Shane Jones rubbishes claim colonialism is to blame for family violence

Shane Jones, fresh off rescuing a woman from an alleged brutal domestic assault, has called on Māori to stop blaming colonialism for their woes.

Jones and his wife Dot were driving in Wellington on Saturday when they noticed a "fracas" in the car behind them, the NZ First MP told The AM Show on Monday.

His "pretty staunch" wife demanded he do something about it.

"The girl was distraught, I took her out of the situation, told the young fella to go and park his car. Obviously, he was all huffy. I just couldn't walk away from it," Jones explained.

"I think he realised who I was a bit later. I said to the girl, 'Do you want me to take you to the cops? Do you want to come home? You want me to take you home?' ... But she was insistent at this stage she didn't want me take her to the cop station. But the cops have followed up."

One of their first calls was to Jones himself.

"Originally they thought I might have had something to do with it," he explained.

Last year a report by the chief science adviser for the justice sector Ian Lambie said colonialism had an "inter-generational effect on Māori and Māori are disproportionately affected by family violence combined with other negative social effects of racism, discrimination and dislocation".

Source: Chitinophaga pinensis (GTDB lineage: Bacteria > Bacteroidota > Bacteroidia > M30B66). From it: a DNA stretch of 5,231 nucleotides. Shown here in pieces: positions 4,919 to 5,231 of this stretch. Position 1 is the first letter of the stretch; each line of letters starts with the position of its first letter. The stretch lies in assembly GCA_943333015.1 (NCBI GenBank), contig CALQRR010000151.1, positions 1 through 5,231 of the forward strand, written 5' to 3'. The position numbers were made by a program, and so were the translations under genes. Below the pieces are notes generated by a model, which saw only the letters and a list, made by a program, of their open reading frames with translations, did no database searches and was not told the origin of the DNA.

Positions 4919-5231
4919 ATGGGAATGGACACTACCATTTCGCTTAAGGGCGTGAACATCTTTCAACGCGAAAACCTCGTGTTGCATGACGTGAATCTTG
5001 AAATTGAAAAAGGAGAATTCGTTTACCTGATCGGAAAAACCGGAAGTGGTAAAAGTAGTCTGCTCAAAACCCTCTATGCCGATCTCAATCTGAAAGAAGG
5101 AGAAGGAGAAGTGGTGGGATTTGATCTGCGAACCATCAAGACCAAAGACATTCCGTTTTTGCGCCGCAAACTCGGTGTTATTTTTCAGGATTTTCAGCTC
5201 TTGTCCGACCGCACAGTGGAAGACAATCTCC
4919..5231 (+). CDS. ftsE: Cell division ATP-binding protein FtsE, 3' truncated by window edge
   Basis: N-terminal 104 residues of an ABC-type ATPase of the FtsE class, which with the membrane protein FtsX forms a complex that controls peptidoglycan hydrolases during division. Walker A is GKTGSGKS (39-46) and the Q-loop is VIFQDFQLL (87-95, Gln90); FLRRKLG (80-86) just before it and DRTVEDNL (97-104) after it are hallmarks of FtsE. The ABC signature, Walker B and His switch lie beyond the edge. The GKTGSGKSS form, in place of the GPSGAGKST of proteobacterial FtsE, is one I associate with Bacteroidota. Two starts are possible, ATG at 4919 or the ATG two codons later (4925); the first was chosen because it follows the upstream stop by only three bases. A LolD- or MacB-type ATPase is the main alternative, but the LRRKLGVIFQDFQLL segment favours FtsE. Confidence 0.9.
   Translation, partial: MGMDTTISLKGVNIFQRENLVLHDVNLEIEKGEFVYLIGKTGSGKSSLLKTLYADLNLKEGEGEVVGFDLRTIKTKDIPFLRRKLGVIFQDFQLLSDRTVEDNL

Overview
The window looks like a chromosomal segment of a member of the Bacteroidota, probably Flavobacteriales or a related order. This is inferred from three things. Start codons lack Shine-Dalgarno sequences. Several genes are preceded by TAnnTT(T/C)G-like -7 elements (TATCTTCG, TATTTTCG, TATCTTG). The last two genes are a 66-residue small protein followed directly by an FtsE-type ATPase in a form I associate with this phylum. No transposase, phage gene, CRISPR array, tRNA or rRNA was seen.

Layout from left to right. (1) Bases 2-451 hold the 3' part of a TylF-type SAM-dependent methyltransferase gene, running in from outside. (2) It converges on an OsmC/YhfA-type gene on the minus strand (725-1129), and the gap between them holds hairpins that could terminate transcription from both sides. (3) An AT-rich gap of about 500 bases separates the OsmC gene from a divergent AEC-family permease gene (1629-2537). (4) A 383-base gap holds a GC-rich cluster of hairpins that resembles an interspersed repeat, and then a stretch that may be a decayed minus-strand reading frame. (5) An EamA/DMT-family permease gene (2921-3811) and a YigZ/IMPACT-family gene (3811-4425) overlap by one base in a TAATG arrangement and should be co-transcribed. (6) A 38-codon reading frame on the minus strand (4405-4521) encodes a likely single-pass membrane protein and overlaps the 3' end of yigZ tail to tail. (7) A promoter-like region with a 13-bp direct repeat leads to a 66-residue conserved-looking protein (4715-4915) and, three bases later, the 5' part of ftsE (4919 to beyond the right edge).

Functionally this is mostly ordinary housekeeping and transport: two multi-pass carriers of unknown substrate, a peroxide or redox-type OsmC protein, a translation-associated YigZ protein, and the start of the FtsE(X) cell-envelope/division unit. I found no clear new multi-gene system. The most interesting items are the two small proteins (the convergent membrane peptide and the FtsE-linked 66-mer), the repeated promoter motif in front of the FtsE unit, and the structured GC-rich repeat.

The attacker, Jones said, was a young Māori man.

"I say to our Maori people - this sort of carry-on, don't go blaming colonialism; don't join the chorus of idiocy I'm seeing on the East Coast where the artists don't want Captain Cook celebrated because they're responsible for family violence on the East Coast. That's pathetic. I hate that soup of excuses." 

The controversial statue of Captain Cook that's being removed.
The controversial statue of Captain Cook that's being removed. Photo credit: Getty

The incident came the same weekend the Government announced a $320 million package aimed at fixing New Zealand's shocking family violence problem. Jones called his efforts a "small gesture", but understands that not every situation can - or should - be resolved by public intervention.

"You've got to be very careful when you intervene in these issues. They can suddenly turn violent... I've done this before and I've been smacked on the side of the head, so you do tend to tai ho."

And if the alleged abuser had turned on Jones, it probably wouldn't have ended well.

"It was near the SIS building, so that's even more perverse," Jones said. "But it can happen anywhere, and the last time I did it it didn't end all that well, but that's life. But this time I've got no regrets."

The "incredibly grateful" woman has been in touch to say thanks, Jones said.

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